Saturated fat, prevalent in fatty meats and dairy products, can cause inflammation and an increased risk for type 2 diabetes. For enhanced wellness, replace fatty protein sources with lean alternatives and eat moderate amounts of healthy fat sources.
To help you keep track of your food and water intake, plus your activity levels, we have created a food and activity log for you. Download a printable copy of a weekly food diary.
A shopping guide may help you plan your meals and make good selections at the grocery store. Plan ahead and buy only what’s on your list to avoid impulse buying. Download a printable copy of a shopping list.
SUPPLEMENTS FOR PERIPHERAL NEUROPATHY
Below is a list of supplements for your nervous system.
Disclaimer: Dietary supplementation should NOT be initiated without the supervision of a qualified physician. Check with your doctor before you begin. Several of these supplements may have adverse effects.
- Has been studied for treatment of diabetic neuropathy
- Anti-inflammatory effects, reduces oxidative stress
- Several studies show improvement in neuropathy symptoms with long term use
- According to one study taking 600 mg orally each day provides optimal risk-to-benefit ratio
- Shown in clinical trials to be effective for diabetic neuropathy
- In studies of chronic peripheral neuropathy patients treated with 500-1,000 mg 3 times daily showed improvements in pain and improved sensation in fingers and toes
- Studies of other types of neuropathy have shown mixed results
- Studies have identified vitamin D deficiency as a risk factor for diabetic neuropathy
- Several trials showed improved pain levels in patients with diabetic neuropathy, with one study using an oral dose of 50,000 IU of vitamin D3 weekly
- Benefit of supplementation is less clear for patients with neuropathy and normal vitamin D levels
- Studies have shown diabetic patients are more vulnerable to vitamin B1 deficiency
- Vitamin B1 deficiency can cause peripheral neuropathy
- Taking vitamin B1 600 mg/day can help improve pain in patients with diabetic neuropathy
- Vitamin B12 deficiency can cause neuropathy
- Vitamin B12 deficiency is not uncommon in the USA, particular in older individuals when absorption declines
- In one study of patients with diabetic neuropathy and normal B12 levels, taking vitamin B12 500 mg 3 times daily helped improve symptoms of neuropathy after 4 months
- Vitamin B6 toxicity and vitamin B6 deficiency can cause peripheral neuropathy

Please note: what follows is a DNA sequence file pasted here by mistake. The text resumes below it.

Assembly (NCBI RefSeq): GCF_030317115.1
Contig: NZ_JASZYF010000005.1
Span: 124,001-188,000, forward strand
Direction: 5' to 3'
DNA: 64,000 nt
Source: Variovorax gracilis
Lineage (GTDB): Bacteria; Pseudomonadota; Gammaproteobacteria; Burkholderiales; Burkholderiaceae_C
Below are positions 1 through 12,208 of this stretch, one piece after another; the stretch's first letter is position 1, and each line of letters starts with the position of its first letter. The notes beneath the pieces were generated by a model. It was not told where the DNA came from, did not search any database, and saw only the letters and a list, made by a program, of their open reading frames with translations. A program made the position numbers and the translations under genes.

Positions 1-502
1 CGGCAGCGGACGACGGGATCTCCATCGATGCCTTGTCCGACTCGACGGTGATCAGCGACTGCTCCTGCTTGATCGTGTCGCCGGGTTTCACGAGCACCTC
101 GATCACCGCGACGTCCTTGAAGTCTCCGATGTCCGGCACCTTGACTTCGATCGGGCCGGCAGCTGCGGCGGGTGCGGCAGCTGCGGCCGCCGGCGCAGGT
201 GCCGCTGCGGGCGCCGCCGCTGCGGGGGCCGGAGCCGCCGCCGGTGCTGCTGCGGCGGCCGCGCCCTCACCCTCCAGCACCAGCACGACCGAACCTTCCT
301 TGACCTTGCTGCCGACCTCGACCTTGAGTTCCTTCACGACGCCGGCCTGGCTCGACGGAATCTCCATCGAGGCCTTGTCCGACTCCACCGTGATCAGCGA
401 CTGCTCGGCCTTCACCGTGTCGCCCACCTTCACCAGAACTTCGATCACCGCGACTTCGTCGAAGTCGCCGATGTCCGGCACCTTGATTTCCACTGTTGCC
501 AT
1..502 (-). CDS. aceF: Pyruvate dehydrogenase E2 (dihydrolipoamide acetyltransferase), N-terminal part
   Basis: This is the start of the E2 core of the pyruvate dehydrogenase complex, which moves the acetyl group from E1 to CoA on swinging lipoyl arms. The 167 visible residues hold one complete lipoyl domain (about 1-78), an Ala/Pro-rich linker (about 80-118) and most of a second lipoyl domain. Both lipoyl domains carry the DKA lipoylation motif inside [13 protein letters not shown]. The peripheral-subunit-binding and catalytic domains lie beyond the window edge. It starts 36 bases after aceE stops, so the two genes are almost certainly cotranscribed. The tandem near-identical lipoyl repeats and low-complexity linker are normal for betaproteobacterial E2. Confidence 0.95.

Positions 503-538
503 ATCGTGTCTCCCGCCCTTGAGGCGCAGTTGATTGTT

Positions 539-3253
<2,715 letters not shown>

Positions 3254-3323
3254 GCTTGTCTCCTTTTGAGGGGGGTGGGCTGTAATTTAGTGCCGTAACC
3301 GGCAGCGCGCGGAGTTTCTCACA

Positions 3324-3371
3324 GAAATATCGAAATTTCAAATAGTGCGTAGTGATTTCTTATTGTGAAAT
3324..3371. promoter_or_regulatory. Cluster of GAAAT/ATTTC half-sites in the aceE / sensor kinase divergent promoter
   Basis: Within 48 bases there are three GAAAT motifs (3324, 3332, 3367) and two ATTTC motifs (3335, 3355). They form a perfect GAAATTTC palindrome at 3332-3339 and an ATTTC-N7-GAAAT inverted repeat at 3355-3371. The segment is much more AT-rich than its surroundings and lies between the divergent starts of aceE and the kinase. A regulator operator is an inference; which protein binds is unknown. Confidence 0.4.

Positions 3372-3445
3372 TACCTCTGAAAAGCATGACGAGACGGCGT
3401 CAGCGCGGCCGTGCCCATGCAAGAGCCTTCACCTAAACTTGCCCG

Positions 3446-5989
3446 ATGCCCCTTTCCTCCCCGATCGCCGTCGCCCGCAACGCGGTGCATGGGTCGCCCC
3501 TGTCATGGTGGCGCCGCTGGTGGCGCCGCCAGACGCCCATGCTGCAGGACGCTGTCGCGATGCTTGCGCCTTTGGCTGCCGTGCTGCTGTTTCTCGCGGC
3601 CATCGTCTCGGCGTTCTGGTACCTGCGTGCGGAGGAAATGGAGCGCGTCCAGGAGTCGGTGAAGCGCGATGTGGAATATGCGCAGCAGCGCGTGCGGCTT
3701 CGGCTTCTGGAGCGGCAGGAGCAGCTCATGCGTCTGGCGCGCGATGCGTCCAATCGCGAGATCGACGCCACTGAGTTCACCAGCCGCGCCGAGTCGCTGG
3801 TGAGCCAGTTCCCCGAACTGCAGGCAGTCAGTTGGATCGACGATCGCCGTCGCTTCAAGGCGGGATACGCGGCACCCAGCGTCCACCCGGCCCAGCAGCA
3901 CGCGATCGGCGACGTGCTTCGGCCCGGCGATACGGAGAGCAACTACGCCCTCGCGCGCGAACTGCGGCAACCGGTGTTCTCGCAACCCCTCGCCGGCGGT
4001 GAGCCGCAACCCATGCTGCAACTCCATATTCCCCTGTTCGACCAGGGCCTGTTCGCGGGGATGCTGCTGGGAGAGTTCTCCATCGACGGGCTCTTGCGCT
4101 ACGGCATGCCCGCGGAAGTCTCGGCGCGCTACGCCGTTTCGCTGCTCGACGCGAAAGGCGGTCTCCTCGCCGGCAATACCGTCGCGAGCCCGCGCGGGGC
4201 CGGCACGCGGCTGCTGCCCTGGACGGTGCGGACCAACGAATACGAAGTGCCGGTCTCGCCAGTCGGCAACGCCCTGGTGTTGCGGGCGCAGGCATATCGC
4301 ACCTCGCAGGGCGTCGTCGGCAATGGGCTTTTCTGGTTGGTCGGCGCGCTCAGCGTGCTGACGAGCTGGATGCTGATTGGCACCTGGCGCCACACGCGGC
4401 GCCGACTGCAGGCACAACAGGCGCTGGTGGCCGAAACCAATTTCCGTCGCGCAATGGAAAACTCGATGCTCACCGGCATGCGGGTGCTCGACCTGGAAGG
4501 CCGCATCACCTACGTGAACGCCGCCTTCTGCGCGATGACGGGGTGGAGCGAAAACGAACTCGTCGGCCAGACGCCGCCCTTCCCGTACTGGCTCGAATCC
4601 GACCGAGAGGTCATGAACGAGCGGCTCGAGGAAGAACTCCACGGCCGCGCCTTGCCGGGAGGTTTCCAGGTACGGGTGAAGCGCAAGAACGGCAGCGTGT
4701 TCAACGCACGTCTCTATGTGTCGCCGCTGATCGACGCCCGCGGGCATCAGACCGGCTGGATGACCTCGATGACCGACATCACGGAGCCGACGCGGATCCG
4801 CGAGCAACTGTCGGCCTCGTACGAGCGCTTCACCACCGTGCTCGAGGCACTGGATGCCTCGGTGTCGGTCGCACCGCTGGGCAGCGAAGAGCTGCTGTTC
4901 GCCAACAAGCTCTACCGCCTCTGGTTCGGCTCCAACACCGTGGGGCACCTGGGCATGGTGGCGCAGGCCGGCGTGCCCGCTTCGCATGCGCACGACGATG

- Eating a balanced diet including foods high in B6 (salmon, poultry, chickpeas, dark leafy greens, bananas, cantaloupe) helps prevent vitamin B6 deficiency in most individuals
- Powerful antioxidant that reduces levels of free radicals and oxidative stress
- Studies showed a beneficial effect on the incidence and symptoms related to chemotherapy-induced peripheral neuropathy for patients taking vitamin E 300-600 mg/day
OMEGA-3 FATTY ACIDS (FISH OIL)
- High quantities in cold-water fish (salmon) and widely consumed for anti‐inflammatory powers
- Essential fatty acids and important component of cell membranes, myelin sheath that protects nerves
- Studies are underway (estimated completion date 2025-2026) to determine whether fish oil supplements can be effective in treating diabetic peripheral neuropathy
Chen, Jie, et al. “Vitamin E for the Prevention of Chemotherapy-Induced Peripheral Neuropathy: A Meta-Analysis.” Frontiers in Pharmacology, vol. 12, 2021, https://www.frontiersin.org/articles/10.3389/fphar.2021.684550.
Didangelos, Triantafyllos, et al. “Vitamin B12 Supplementation in Diabetic Neuropathy: A 1-Year, Randomized, Double-Blind, Placebo-Controlled Trial.” Nutrients, vol. 13, no. 2, Jan. 2021, p. 395, https://doi.org/10.3390/nu13020395.
Rowin, Julie. “Integrative Neuromuscular Medicine: Neuropathy and Neuropathic Pain: Consider the alternatives.” Muscle & Nerve, vol. 60, no. 2, 2019, pp. 124–36, https://doi.org/10.1002/mus.26510.
Yorek, Mark A. Effects of Fish Oil ± Salsalate on the Omega-3 Index and the Circulating Lipodome of Omega-3 Polyunsaturated Fatty Acid Metabolites in Patients With Type 2 Diabetes and Diabetic Neuropathy. Clinical trial registration, NCT05169060, clinicaltrials.gov, 6 Jan. 2023, https://clinicaltrials.gov/ct2/show/NCT05169060.
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Established in 2007, FPN is a 501(c)(3) nonprofit organization dedicated to improving quality of life for PN patients, their caregivers and healthcare professionals. The Foundation serves as a leading resource for advancing collaborative and innovative therapeutic developments and accelerating the ability to diagnose, treat, prevent and cure peripheral neuropathy.